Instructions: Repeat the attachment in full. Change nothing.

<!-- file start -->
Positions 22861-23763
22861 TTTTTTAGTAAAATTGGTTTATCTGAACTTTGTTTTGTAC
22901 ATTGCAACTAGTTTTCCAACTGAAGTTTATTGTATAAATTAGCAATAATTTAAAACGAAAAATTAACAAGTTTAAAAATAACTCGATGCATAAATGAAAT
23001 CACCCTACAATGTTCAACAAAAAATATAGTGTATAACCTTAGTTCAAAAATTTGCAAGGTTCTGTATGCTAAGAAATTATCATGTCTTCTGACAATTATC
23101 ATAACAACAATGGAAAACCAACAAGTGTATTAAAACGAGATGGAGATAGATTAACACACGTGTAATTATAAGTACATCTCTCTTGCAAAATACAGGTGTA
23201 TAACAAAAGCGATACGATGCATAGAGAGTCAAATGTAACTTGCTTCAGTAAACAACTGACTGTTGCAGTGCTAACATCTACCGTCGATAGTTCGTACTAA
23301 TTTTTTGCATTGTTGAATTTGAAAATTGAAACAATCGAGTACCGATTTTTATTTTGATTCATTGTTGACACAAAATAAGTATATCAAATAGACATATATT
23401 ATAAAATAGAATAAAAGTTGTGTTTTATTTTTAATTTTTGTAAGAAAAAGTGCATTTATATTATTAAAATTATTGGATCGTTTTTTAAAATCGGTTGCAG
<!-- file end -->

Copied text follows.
Positions 22861-23763
22861 TTTTTTAGTAAAATTGGTTTATCTGAACTTTGTTTTGTAC
22901 ATTGCAACTAGTTTTCCAACTGAAGTTTATTGTATAAATTAGCAATAATTTAAAACGAAAAATTAACAAGTTTAAAAATAACTCGATGCATAAATGAAAT
23001 CACCCTACAATGTTCAACAAAAAATATAGTGTATAACCTTAGTTCAAAAATTTGCAAGGTTCTGTATGCTAAGAAATTATCATGTCTTCTGACAATTATC
23101 ATAACAACAATGGAAAACCAACAAGTGTATTAAAACGAGATGGAGATAGATTAACACACGTGTAATTATAAGTACATCTCTCTTGCAAAATACAGGTGTA
23201 TAACAAAAGCGATACGATGCATAGAGAGTCAAATGTAACTTGCTTCAGTAAACAACTGACTGTTGCAGTGCTAACATCTACCGTCGATAGTTCGTACTAA
23301 TTTTTTGCATTGTTGAATTTGAAAATTGAAACAATCGAGTACCGATTTTTATTTTGATTCATTGTTGACACAAAATAAGTATATCAAATAGACATATATT
23401 ATAAAATAGAATAAAAGTTGTGTTTTATTTTTAATTTTTGTAAGAAAAAGTGCATTTATATTATTAAAATTATTGGATCGTTTTTTAAAATCGGTTGCAG